It's a Bag of Coal
by: cogdog

I cannot say this has a whole lot of meaning– it more or less came out of just thinking about the rallying call from Gardner Campbell’s No Digital Facelift presentation we use to start ds106.

So maybe if people do not see the value of the Bag of Gold, perhaps another precious natural resource. I visited Gardner a little over a week ago, and we did some lamenting how much people tend to gravitate, or not want to move away from the status quo.

Maybe gold is not enough of an inducement. Maybe it is a bag of? Doritos? a bah of crude oil? a bag of lobbyists? I don’t know.

All kidding aside, how do we stir up more excitement about the potential of the internet versus the fear and loathing that keeps people from embracing?

Like my other colleagues close to this, the answer seems to always end up at… ds106, the answer to everything. It’s not just us boasting, it is that sea of creativity that, to me, shows the potential for things we do not expect, the adjacent possibilities.

IT”S A BAG OF COAL! WHAT PART OF IT DO YOU NOT UNDERSTAND!

I did this as a small sample of the web storytelling assignment for ds106 to use one of the 50+ Web 2.0 Ways to Tell a Story tools to say something about web storytelling. I always thought xtranormal was one of the most original tools— “If you can type into a box you can make a movie”. I was disappointed that they made the free options so slim, but I had some credits when I last used it for another video project.

It’s easy to slip into the silly mode for this tool, but really, it can be used quite easily to block out scenes, or play the part of a film director. It remains one of my favorite tools.

Profile Picture for Alan Levine aka CogDog
An early 90s builder of the web and blogging Alan Levine barks at CogDogBlog.com on web storytelling (#ds106 #4life), photography, bending WordPress, and serendipity in the infinite internet river. He thinks it's weird to write about himself in the third person.

Comments

  1. It’s like pissin’ in the wind, Alan. Either people seem to have time for bags of gold, or they don’t. It has less to do with technology/the internet/ etc., than it does about a personal sense of how much time you have. Colleagues are always saying how busy they are and have time for nothing…but it’s a matter of consciousness of time…scarcity vs plenty.

    I, for one, always have time for bags of gold (or coal–also interesting!). I have recruits to my cause, but it tends to be a matter of like-minded people finding each other, are we are people who like to play and dance through life, creating as we go.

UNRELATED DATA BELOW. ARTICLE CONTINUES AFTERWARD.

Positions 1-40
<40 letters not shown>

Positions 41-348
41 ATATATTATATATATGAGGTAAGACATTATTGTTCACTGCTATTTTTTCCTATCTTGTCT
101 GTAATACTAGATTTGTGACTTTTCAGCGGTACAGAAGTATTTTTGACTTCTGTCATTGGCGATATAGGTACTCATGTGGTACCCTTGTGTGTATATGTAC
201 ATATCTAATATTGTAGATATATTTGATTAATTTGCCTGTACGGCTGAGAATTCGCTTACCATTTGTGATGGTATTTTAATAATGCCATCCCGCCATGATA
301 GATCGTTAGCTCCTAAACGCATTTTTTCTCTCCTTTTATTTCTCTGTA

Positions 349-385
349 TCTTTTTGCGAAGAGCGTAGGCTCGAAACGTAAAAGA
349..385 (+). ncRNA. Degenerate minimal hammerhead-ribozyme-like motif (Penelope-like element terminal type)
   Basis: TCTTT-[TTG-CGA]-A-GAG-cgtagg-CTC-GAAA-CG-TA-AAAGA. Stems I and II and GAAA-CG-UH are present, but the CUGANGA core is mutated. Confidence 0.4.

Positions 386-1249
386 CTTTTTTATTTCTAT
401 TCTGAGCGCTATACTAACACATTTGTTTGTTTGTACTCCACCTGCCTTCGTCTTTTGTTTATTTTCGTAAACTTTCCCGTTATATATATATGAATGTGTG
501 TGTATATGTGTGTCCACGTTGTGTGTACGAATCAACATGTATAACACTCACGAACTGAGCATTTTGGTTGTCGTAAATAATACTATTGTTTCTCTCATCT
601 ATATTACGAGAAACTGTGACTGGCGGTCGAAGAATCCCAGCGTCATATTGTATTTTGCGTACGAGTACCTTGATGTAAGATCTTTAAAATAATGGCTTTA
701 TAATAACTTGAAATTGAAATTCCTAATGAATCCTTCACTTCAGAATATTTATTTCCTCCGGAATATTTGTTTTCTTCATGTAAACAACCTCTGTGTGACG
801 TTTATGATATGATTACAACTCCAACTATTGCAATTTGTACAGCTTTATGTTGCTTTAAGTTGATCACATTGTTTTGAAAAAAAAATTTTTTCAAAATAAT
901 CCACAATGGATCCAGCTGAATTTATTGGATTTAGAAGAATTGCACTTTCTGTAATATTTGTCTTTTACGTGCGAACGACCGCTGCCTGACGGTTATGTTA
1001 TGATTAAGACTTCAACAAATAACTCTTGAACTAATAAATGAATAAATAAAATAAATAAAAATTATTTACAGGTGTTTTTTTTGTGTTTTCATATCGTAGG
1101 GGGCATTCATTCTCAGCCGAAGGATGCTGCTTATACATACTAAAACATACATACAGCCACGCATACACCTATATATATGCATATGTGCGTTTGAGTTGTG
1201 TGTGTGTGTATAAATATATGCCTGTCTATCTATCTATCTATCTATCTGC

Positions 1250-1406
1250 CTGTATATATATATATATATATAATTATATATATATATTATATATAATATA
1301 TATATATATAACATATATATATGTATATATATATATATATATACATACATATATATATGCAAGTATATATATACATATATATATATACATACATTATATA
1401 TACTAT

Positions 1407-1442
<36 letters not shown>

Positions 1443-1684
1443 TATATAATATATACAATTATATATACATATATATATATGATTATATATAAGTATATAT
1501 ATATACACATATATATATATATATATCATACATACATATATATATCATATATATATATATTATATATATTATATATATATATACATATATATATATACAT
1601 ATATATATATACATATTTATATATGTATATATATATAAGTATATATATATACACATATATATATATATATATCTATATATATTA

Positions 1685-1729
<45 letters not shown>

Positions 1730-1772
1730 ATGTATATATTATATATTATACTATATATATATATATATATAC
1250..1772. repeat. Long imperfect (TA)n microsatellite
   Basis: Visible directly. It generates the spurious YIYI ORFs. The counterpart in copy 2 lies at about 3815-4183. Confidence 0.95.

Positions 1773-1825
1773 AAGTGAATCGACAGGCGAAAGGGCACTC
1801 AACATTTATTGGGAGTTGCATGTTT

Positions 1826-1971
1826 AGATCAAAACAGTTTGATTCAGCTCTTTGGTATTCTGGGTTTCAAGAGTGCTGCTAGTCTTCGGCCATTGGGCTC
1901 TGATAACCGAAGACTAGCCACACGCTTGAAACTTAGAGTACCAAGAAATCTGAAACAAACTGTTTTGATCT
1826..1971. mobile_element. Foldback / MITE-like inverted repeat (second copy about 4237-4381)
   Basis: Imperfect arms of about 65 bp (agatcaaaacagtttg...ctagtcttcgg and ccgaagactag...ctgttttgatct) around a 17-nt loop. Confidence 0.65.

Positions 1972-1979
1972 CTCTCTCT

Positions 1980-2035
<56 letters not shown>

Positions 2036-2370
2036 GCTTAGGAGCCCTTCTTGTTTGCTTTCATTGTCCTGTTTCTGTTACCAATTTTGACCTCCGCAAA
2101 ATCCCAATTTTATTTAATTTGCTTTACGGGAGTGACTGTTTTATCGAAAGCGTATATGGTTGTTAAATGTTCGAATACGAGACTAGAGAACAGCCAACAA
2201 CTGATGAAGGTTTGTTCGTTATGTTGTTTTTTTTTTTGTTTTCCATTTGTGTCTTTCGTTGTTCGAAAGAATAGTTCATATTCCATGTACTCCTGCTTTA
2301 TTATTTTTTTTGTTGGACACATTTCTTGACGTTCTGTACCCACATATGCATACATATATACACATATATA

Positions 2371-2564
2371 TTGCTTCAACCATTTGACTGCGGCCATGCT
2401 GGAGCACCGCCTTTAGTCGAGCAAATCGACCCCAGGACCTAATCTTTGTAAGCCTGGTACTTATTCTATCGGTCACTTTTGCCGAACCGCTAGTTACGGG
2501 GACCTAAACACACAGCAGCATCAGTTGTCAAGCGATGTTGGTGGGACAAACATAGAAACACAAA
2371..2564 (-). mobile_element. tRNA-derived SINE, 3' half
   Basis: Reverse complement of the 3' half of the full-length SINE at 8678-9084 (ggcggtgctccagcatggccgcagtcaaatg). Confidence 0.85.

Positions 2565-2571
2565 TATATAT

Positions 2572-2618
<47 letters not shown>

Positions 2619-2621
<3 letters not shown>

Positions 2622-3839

Just be the irresistible force that you are and don’t worry about the immoveable mountain!

  2. I’m not sure it’s fear and loathing so much as apathy. Some people who fear and loathe actually know something about what it is they fear and loathe – I find them easier to talk with because they’re being critical rather than just reactive.

    Other people want things to stay the same because they’re already committed to those things. Maybe (gasp) some folks just don’t care to learn, really.

    I think it’s best just to keep ordinary-izing it — make the creativity so common it’s just a given, just what we do.

    And yeah, time. They think it’s something you find but it’s something you make, of course. If it’s important to you, you make time. Do we need people for whom creativity is unimportant to join?

  3. I know you have a coal train worth of experience here, Lisa. I agree about fear, but there is also the fear of change, of leaving terra firma for unknown lands. Is fear of change apathy? Maybe.

    I never buy into those cop out statements of “I’m not creative” Probe farther and you will always find something creative everyone does.

    1. You’re right, of course. Everyone is creative, but that doesn’t mean that creativity is important to them, or that they are willing to translate/use/showcase/interpret it into an open/web-based/electronic environment.

      I worry about the overuse of the word “fear”. The attitude I’m calling “apathetic” seems quite set in people’s minds, and although it may be based on fear, I’m not sure that indicating that to them is helpful. What we can do is showcase the possibilities of exploration.

Leave a Reply

Your email address will not be published. Required fields are marked *